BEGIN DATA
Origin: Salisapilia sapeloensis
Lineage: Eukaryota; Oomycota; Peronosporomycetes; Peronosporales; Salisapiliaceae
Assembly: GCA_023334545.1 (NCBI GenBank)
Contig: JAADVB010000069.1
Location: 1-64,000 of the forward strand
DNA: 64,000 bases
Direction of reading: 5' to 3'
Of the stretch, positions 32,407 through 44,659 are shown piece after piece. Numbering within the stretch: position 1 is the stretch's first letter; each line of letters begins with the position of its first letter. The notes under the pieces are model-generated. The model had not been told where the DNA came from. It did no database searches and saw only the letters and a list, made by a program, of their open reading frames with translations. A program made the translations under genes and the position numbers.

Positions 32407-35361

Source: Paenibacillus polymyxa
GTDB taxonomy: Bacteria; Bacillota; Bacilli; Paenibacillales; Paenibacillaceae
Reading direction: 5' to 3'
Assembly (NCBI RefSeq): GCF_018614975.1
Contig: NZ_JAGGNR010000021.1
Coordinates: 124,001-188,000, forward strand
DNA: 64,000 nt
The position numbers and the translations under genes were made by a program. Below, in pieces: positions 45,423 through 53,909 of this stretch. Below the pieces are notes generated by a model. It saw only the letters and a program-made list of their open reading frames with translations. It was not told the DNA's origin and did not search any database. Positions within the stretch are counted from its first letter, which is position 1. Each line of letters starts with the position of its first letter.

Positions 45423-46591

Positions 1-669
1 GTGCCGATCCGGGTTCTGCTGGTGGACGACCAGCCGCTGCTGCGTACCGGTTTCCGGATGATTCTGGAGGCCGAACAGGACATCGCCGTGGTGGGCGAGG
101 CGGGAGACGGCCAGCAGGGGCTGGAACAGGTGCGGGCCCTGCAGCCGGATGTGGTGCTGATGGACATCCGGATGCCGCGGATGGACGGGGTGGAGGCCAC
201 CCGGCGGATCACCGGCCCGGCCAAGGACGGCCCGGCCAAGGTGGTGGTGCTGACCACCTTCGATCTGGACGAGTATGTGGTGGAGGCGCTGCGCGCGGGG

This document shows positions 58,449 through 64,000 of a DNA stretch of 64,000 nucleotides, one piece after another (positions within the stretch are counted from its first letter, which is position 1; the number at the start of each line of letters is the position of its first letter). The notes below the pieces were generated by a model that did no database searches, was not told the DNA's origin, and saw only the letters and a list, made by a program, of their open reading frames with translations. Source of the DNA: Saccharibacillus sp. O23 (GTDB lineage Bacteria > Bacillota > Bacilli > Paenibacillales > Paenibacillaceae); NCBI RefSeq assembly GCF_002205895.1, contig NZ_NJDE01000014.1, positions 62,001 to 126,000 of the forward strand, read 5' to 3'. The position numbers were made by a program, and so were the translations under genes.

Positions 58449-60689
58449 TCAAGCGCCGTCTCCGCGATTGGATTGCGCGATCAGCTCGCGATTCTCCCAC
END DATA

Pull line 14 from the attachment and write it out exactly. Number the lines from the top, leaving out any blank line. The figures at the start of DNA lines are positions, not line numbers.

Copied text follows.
Contig: NZ_JAGGNR010000021.1